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California's Vote on Prop 37 Will Send a Message to the FDA: Can We Trust Our Food System?

For related articles and more information, please visit OCA's Genetic Engineering page and our Millions Against Monsanto page and our California News page.

Consumers have a right to know what's in their food. And in much of the world, they do, because of government labeling laws. For example, China, Russia, and India are among the 50-odd nations that require labeling of genetically modified foods, or GMOs. Here in America, however, we can't get information on GMO foods. That's because chemical companies and food manufacturers have a stranglehold on the system of government oversight that is supposed to ensure the safety of our food supply.

And it's consumers who are stuck paying the price for this broken system.

Foodborne illnesses sicken millions of Americans each year. Intensive use of antibiotics in the livestock sector breeds resistant superbugs that now threaten people. Millions of pounds of toxic pesticides continue to be released into our environment, threatening farmworkers, farmers and our natural resources. The hormone-disrupting chemical BPA is still used in food packaging, despite reams of scientific data indicating cause for concern. Rampant overuse of chemical fertilizers has created a 6,800 square mile dead zone in the Gulf, now utterly devoid of life.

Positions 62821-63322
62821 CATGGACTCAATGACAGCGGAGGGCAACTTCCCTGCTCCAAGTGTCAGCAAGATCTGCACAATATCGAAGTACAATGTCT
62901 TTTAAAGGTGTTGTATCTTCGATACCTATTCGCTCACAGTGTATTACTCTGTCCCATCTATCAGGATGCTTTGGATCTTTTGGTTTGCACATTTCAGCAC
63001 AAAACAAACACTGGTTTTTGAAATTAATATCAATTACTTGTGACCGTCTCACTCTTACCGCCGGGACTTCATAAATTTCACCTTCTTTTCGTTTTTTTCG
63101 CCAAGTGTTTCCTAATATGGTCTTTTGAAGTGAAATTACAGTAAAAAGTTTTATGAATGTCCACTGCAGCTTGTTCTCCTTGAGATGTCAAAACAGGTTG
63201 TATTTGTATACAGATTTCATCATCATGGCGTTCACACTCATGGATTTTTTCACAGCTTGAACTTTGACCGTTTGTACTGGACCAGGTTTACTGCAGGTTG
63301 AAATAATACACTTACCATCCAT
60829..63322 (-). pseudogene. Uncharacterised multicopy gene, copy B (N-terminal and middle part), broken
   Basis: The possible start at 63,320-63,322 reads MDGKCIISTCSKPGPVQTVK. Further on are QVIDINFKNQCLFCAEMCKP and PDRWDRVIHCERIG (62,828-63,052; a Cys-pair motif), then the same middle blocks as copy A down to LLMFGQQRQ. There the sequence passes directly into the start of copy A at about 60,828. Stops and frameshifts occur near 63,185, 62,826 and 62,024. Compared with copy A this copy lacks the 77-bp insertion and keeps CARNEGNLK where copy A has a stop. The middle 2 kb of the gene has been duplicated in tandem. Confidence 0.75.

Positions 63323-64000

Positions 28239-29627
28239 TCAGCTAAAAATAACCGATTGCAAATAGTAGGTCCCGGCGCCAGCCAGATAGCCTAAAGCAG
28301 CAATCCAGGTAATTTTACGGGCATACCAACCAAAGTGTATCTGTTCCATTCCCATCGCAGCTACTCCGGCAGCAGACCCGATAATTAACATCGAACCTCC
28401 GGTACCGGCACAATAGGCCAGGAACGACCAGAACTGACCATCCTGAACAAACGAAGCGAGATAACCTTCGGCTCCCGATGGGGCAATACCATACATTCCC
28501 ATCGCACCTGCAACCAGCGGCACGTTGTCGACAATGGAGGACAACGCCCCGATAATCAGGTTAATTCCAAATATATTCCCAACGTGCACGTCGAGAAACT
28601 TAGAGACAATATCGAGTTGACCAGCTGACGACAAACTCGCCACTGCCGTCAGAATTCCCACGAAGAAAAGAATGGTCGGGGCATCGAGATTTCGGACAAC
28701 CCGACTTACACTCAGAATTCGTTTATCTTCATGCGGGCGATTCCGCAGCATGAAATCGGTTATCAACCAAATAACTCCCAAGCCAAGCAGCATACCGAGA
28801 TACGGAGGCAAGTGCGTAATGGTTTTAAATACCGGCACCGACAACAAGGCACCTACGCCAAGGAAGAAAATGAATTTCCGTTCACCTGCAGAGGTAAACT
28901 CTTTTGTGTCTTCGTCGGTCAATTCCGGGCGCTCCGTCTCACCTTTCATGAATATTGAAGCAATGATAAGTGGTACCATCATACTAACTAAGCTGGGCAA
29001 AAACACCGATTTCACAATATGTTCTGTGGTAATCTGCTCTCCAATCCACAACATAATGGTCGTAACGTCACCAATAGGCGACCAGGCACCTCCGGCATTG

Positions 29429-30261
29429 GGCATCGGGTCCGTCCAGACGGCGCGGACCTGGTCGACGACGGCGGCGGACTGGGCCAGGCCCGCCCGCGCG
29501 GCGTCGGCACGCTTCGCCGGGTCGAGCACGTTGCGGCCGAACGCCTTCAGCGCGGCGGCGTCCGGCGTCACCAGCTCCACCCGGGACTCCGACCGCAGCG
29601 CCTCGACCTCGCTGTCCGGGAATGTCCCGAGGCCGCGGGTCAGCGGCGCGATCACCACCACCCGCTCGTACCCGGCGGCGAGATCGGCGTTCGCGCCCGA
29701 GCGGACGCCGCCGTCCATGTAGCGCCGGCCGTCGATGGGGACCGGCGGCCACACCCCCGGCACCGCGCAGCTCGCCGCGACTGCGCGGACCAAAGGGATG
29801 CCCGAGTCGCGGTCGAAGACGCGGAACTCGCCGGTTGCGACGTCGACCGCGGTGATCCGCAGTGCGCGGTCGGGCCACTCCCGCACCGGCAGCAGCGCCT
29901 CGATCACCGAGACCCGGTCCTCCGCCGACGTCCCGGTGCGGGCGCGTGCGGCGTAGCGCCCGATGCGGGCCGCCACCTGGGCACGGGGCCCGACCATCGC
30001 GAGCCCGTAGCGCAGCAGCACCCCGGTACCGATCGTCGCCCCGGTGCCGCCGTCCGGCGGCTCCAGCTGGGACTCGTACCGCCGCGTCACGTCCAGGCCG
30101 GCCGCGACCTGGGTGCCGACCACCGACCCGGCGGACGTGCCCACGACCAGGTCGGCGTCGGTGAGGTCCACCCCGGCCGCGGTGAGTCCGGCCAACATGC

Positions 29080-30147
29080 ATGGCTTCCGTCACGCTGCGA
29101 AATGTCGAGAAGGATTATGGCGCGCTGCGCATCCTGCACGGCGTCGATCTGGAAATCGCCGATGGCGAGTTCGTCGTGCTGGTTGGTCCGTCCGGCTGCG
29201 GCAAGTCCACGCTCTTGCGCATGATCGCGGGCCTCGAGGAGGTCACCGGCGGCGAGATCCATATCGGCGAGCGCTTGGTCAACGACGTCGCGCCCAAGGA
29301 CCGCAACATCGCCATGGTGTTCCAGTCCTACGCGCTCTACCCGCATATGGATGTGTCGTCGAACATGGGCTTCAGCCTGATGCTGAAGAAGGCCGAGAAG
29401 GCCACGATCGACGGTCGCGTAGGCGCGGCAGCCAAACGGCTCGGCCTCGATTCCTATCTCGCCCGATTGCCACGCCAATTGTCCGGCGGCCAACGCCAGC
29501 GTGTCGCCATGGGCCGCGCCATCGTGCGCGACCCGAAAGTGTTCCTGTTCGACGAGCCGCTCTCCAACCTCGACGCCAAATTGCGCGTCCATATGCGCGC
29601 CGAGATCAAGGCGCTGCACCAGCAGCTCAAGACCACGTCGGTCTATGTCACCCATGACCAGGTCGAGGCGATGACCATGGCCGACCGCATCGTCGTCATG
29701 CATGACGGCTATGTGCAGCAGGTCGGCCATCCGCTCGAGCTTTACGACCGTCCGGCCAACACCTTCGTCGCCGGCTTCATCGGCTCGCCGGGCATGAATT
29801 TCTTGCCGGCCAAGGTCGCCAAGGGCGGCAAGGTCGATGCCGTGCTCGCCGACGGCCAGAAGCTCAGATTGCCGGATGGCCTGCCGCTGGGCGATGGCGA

And so public trust in our food system, and on the government mechanisms that are supposed to ensure its safety, is rightfully crumbling.

But in a couple of weeks, California voters will have an opportunity to send a powerful message to food manufacturers--and to Washington--about the need for greater transparency in our food system. Proposition 37, The California Right to Know Genetically Engineered Food Act, will require the labeling of GMO foods and food ingredients.

NRDC is not opposed to the use of GMOs. Rather, we support increased transparency in our food supply. Advocates of the proposition are just asking for information. A label. There's no ban. Regardless of the potential costs or benefits of GMOs, consumers have the right to make informed decisions about the food they purchase. As Bill Maher quipped on his show Real Time, "We just want what Russia and China have. We just want to be as open as Russia and China."  


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